Abstract 2189: Pre-existing Dementia, Death And Disability After Ischemic Stroke: Results From A Propensity-score Matched Analysis
Background: With an aging population, patients are increasingly likely to present with stroke and pre-existing dementia, which may lead to greater death and disability.
Objective: To assess the risk of all-cause mortality and poor functional outcomes after ischemic stroke in patients with and without pre-existing dementia.
Design, Participants, and Setting: We conducted a multicenter cohort study of all patients presenting to 12 tertiary care institutions participating in the Registry of the Canadian Stroke Network (RCSN) with a first ischemic stroke between 2003 and 2008. Individuals with pre-existing dementia were matched using propensity score methods with patients without dementia during their index hospitalization based on these characteristics: age (within 3 years), sex, stroke severity, stroke subtype (lacunar vs. non-lacunar), level of consciousness, vascular risk factors, dysphagia, glucose and creatinine on admission, Charlson index, residence prior to hospitalization (home vs. other), pre-admission dependency, hospital arrival via ambulance, admission to stroke unit, thrombolysis, and palliative care. A propensity score model for dementia was estimated that balanced prognostically-important baseline covariates between subjects with and without dementia.
Data Sources: Registry of the Canadian Stroke Network (RCSN) and Registered Persons Database (RPDB)
Main Outcome Measures: The primary outcome was all cause mortality at 30-days. Secondary outcomes included mortality at discharge and at 1 year, disability at discharge (modified Rankin scale ≥3), medical complications (pneumonia), and discharge disposition. A subgroup analysis assessing the risk of intracerebral hemorrhage among those receiving thrombolysis was also conducted.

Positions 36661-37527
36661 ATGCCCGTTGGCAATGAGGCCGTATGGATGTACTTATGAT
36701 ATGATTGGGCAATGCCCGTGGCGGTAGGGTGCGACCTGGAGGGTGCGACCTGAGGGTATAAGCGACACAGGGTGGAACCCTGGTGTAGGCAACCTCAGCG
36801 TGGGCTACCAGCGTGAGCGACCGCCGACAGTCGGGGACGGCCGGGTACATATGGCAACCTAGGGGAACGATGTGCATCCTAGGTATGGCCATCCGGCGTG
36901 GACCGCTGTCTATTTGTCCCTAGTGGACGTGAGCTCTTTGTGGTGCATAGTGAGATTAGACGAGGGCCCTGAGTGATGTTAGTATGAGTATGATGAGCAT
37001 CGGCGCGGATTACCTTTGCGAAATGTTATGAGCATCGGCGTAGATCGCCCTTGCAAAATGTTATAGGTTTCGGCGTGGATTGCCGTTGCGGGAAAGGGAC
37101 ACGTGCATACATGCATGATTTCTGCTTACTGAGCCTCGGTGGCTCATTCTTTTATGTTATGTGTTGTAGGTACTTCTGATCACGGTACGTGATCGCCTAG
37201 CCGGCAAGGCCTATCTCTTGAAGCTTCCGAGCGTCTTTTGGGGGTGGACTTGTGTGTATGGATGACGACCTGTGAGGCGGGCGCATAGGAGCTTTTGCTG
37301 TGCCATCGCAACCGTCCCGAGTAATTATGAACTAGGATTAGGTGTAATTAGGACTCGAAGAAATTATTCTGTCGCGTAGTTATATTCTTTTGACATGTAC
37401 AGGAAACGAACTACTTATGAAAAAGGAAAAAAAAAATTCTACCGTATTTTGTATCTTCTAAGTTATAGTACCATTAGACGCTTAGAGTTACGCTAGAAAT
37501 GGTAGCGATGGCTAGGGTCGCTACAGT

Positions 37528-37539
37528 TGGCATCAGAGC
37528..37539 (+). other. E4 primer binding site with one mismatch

Results: We matched 877 patients with an acute ischemic stroke and pre-existing dementia to 877 stroke patients without dementia. Patients were well-matched. The mean age was 82 years and 58% were women. Mortality at discharge, 30 days and one year after stroke was similar in patients with and without dementia [for mortality at discharge: RR 0.88 (95% confidence interval (CI) 0.74 to 1.05); mortality at 30-days: RR 0.88 (95%CI 0.75 to 1.03) and mortality at 1 year: RR 1.01; 95%CI 0.92 to 1.11). Patients with pre-existing dementia had similar disability at discharge and home disposition. In the subgroup of patients who received thrombolysis, there were no differences between those with and without dementia in the risk intracerebral hemorrhage (RR 1.27; 95%CI 0.69- 2.35) and no differences in mortality or disability at discharge.
Conclusions: Pre-existing dementia is not independently associated with mortality, disability, or institutionalization after ischemic stroke. Pre-existing dementia should not necessarily preclude access to thrombolytic therapy and specialized stroke care.
- © 2012 by American Heart Association, Inc.